Harlie Cooper’s number-one mission in life is to take care of her little sister Angel. But Harlie soon learns that fierce determination and impassioned independence can’t always fix everything.
Harlie and Angel Cooper have been on their own since their mother died. Although initially placed with a relative, his death leaves them fleeing from Child Protective Services.
The sun was nearing the horizon when Harlie and Angel stepped out of the police cruiser. Sawhorses stood sentinel, blocking the bottom of the driveway. Plywood sheets covered the windows, the raw wood garish against the sooty façade. Yellow ‘Do Not Cross’ tape wove through the slats of the porch railing like a new ribbon through a battered basket.
Harlie will see to it that they stay together, no matter what. So they run.
…when they hit LA, every neighborhood seemed old, tired and used up. People gathered on the corners, trash gathered in the gutters. Gone were the friendly faces of the valley. Unease had skittered over Harlie’s skin with repulsive little spider feet. People there seemed foreign in a way she’d never seen before – their faces were hard, cold, dangerous. Or maybe she was just paranoid. But she and Angel were alone in the world and if Harlie made the wrong decision, they’d both pay.
At 17, Harlie barely has the resources to take care of herself, much less her troubled younger sister, but she is determined to make it work. The ranch-hand job she eventually finds pays for their meager existence, and she even gets to play a stunt-double as a cowgirl on a movie set. One day on the set, the movie-star’s dog runs into the ring and tangles with a bull; Harlie jumps into action. Without thinking, she runs into the arena and scoops up the dog, but not without getting the bull’s full attention. As the bull runs straight toward her, Harlie does the only thing she knows to do – jump right onto the bulls lowered head, and let the bull catapult her to the fence.
Because of her fearless “bull-jumping,” a scout for the Professional Bull Rider’s Association (PBR) has an idea – Harlie could train to be the first female bullfighter, saving bull riders in the ring. Harlie can’t believe it – this is her dream job. But how could she ever leave Angel?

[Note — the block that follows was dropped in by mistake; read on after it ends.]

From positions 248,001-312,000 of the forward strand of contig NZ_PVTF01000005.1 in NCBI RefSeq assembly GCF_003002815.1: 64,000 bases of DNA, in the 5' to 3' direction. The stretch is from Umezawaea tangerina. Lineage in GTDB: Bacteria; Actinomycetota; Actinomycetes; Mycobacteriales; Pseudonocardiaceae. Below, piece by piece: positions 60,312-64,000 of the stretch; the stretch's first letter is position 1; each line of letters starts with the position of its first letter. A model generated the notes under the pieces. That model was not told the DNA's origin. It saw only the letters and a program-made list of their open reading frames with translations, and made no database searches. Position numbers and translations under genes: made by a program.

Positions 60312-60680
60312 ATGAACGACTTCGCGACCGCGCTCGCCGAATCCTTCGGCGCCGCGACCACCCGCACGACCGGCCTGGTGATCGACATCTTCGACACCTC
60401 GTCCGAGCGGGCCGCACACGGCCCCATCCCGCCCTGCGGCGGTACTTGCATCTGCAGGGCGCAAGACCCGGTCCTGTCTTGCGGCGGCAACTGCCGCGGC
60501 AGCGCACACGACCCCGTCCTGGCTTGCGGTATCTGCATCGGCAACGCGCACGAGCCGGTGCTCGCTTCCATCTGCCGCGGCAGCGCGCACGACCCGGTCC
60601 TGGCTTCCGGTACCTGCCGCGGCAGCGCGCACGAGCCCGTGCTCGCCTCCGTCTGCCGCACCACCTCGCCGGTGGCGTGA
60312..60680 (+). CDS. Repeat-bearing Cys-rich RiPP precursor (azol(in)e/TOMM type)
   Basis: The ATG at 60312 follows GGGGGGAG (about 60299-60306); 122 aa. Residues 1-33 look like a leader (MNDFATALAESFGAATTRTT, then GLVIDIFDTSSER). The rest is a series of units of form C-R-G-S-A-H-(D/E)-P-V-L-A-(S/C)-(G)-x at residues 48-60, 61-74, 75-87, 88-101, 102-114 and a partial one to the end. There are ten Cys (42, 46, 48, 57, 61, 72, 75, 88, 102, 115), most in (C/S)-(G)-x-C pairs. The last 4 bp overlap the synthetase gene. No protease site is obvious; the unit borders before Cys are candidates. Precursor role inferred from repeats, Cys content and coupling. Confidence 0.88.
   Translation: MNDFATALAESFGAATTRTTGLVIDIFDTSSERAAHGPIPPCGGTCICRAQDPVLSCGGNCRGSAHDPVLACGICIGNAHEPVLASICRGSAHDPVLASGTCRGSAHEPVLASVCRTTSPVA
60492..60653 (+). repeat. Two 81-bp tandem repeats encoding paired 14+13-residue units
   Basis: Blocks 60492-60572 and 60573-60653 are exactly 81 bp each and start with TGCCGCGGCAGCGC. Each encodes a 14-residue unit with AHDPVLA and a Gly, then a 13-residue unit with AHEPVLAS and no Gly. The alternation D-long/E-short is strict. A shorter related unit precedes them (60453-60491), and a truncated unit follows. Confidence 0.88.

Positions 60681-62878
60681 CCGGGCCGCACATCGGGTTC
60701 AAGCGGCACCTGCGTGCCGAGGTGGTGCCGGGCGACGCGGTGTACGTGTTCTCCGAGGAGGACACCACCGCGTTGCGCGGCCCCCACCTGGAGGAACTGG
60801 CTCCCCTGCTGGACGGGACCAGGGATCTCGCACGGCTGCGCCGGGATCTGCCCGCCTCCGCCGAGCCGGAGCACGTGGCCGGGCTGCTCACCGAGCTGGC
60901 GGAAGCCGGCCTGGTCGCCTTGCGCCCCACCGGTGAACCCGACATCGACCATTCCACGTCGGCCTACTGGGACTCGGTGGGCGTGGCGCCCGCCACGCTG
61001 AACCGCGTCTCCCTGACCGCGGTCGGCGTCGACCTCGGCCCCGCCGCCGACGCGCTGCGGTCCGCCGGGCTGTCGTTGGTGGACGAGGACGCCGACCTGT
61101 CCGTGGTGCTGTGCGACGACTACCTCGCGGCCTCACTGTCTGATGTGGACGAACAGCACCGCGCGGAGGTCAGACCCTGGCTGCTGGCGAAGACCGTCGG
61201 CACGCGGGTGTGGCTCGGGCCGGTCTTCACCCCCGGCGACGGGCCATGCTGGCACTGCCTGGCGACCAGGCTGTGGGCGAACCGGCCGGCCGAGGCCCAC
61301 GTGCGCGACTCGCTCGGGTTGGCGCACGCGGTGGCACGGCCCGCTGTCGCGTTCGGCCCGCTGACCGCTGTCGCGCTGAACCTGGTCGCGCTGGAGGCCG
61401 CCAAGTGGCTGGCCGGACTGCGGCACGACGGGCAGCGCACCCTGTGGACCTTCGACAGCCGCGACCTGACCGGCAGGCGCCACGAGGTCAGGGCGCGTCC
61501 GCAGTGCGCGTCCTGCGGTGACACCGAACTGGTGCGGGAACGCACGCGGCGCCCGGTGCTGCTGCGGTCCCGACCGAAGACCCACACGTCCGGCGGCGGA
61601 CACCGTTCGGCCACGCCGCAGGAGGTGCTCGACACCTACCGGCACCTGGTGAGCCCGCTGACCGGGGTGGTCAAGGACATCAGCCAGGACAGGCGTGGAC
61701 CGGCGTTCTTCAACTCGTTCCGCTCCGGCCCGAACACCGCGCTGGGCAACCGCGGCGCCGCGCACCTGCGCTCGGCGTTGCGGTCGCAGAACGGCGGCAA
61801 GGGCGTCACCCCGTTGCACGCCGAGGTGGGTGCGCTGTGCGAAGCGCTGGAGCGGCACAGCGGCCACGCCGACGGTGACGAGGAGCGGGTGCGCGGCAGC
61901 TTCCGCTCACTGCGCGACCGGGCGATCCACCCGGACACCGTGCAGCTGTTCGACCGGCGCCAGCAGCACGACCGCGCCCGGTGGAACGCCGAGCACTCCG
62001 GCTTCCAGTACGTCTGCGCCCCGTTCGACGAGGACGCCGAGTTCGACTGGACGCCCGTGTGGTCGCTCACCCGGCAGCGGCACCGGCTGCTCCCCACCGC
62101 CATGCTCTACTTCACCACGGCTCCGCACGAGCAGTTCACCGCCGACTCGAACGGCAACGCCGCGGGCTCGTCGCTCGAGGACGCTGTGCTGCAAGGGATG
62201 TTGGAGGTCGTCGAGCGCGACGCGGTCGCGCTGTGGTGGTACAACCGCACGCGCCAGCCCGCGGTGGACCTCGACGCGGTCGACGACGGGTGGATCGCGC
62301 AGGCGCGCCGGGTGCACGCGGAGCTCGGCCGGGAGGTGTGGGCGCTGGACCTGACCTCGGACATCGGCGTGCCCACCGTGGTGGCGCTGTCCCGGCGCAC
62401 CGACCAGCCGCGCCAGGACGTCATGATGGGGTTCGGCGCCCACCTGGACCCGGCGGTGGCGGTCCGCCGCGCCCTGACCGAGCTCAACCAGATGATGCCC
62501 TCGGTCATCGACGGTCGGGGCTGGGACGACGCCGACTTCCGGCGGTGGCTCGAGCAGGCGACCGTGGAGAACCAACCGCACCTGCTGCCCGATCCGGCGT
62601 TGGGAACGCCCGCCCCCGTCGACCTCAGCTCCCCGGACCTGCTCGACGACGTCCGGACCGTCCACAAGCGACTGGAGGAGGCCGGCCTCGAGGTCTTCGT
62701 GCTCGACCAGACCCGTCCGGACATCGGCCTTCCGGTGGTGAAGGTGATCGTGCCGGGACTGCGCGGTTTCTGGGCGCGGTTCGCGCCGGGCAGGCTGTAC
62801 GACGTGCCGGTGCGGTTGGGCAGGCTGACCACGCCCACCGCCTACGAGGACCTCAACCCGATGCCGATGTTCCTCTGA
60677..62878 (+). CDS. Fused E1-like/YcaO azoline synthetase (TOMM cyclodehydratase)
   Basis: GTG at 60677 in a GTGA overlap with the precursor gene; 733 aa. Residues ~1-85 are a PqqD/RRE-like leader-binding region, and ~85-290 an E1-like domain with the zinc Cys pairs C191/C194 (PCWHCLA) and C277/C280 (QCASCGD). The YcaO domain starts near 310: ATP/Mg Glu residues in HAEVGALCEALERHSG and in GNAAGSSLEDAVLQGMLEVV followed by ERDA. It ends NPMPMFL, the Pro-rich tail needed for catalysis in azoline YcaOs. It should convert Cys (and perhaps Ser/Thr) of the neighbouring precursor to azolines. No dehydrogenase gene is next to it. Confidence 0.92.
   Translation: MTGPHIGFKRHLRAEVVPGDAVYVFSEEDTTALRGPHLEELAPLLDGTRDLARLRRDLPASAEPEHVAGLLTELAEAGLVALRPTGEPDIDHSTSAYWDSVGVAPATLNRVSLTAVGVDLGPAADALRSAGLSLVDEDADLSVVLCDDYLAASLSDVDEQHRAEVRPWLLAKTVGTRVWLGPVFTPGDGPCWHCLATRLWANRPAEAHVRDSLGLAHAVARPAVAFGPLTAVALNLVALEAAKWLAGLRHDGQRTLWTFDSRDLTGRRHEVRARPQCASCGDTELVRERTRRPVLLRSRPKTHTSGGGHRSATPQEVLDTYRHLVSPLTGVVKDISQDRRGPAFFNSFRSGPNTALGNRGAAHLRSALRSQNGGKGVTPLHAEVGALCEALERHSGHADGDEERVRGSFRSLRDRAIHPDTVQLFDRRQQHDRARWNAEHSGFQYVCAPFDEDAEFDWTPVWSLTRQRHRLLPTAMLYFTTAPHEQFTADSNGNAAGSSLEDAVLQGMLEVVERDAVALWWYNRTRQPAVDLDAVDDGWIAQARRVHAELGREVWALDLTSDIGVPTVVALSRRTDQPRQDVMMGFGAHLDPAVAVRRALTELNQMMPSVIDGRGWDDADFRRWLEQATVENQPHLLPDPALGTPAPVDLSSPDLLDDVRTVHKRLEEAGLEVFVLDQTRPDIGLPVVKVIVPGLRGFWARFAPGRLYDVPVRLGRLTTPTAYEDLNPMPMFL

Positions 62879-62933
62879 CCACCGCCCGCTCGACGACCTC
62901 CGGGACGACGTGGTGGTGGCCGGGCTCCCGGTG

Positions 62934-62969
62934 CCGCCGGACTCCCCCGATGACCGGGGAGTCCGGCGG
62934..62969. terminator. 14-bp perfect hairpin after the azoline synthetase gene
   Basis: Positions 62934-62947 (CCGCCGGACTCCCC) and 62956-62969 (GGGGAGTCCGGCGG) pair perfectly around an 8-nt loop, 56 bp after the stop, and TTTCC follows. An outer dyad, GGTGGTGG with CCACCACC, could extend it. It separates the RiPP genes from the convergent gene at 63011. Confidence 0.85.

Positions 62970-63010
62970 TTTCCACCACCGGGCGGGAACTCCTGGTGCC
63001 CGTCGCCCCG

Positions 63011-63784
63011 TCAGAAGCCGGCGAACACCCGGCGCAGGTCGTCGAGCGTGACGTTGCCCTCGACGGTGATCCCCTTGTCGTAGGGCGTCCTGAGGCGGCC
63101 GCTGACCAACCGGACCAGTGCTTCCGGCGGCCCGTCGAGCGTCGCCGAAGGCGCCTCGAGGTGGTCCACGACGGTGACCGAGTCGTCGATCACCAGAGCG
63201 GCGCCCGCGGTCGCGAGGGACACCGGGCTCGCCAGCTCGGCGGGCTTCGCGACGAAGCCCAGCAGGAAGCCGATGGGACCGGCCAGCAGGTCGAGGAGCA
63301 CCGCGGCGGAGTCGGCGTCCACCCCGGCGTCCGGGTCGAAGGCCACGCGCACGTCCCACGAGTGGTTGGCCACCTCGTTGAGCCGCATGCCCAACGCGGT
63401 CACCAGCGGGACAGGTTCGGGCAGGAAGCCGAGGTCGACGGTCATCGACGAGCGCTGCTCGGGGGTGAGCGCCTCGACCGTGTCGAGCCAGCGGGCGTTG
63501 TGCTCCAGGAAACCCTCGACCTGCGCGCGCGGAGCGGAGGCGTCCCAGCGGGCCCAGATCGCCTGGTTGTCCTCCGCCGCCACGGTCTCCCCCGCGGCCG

When Harlie returns home that evening, she finds broken windows and mirrors, and Angel in a pool of blood, carving her arm with a shard of glass. Harlie can no longer just hope that Angel’s dark moods will improve; she is broken and needs help. She now admits that Angel needs more care than she can give her – a psychiatric hospital.
Harlie knows what she must do – if she watches her pennies and skips a few meals, the rodeo circuit might barely pay enough to satisfy the price of Angel’s hospital stay, and the therapy she needs.
Harlie has always been a loner, and knows that a woman doing a man’s job is sometimes hard to overcome. But she isn’t prepared for the venom she receives in bullfighting school, or on the rodeo circuit.
Will Harlie be able to overcome the bias against her in a man’s world? And will her sweet sister ever come back to her? Harlie must brave the unknown to keep her family of two intact. But along the way, she might just learn that relying on someone else isn’t a weakness, and that even independent souls need friendship.
While reading this book, I felt the bond between these sisters, along with the anxiety of their situation. I admired Harlie’s fierce independence, but also felt grief over her nonexistent childhood. Harlie Cooper is a character readers can’t help but cheer-on in her struggle for survival.
In Days Made of Glass, Drake takes us into the world of Harlie Cooper’s hardscrabble life, and shows us that, in the face of adversity, having a friend to share the burden is sometimes worth the risk of sharing yourself.